Chemo Fog pp 138-146 | Cite as

Animal Models

  • Ellen A. Walker
Part of the Advances in Experimental Medicine and Biology book series (AEMB, volume 678)


As clinical studies reveal that chemotherapeutic agents may impair several different cognitive domains in humans, the development of preclinical animal models is critical to assess the degree of chemotherapy-induced learning and memory deficits and to understand the underlying neural mechanisms. In this chapter, the effects of various cancer chemotherapeutic agents in rodents on sensory processing, conditioned taste aversion, conditioned emotional response, passive avoidance, spatial learning, cued memory, discrimination learning, delayed-matching-to-sample, novel-object recognition, electrophysiological recordings and autoshaping is reviewed. It appears at first glance that the effects of the cancer chemotherapy agents in these many different models are inconsistent. However, a literature is emerging that reveals subtle or unique changes in sensory processing, acquisition, consolidation and retrieval that are dose- and time-dependent. As more studies examine cancer chemotherapeutic agents alone and in combination during repeated treatment regimens, the animal models will become more predictive tools for the assessment of these impairments and the underlying neural mechanisms. The eventual goal is to collect enough data to enable physicians to make informed choices about therapeutic regimens for their patients and discover new avenues of alternative or complementary therapies that reduce or eliminate chemotherapy-induced cognitive deficits.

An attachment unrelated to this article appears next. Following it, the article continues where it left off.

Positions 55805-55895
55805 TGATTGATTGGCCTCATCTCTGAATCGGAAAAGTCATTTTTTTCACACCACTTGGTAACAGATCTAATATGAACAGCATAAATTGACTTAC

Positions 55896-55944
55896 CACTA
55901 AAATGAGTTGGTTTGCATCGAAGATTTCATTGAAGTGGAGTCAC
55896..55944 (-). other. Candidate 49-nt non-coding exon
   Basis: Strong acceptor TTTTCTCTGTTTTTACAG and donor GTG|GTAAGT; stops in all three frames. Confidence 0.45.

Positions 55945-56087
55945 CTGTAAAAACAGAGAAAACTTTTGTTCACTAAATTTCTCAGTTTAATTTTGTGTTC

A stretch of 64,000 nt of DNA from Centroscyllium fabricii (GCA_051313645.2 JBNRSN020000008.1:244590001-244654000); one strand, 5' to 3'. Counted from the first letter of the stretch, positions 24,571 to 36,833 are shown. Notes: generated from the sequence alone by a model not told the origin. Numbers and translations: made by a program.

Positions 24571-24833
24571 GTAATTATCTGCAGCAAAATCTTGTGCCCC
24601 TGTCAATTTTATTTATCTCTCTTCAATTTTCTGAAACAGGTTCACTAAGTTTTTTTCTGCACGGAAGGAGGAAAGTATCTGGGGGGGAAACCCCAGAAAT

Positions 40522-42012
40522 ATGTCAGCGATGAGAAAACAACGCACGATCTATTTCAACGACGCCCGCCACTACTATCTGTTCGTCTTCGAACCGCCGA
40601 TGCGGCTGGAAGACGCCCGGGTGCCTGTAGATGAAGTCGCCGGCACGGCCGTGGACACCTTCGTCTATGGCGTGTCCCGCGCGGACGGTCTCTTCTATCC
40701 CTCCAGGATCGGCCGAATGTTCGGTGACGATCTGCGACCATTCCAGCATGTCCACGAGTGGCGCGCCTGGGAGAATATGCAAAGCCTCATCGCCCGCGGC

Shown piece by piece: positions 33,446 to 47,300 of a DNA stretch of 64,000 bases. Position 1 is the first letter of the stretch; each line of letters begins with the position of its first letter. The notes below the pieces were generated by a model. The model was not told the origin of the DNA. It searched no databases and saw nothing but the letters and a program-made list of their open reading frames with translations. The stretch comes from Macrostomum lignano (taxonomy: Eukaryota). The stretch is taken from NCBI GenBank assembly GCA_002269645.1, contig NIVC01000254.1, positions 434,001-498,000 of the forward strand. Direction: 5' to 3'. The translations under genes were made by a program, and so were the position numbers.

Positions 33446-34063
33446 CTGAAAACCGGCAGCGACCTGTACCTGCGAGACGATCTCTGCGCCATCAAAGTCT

Passive Avoidance Auditory Brainstem Response Conditioned Taste Aversion Progressive Ratio Serial Reaction Time Task 
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Copyright information

© Landes Bioscience and Springer Science+Business Media 2010

Authors and Affiliations

  • Ellen A. Walker
    • 1
  1. 1.Temple University School of PharmacyPhiladelphiaUSA

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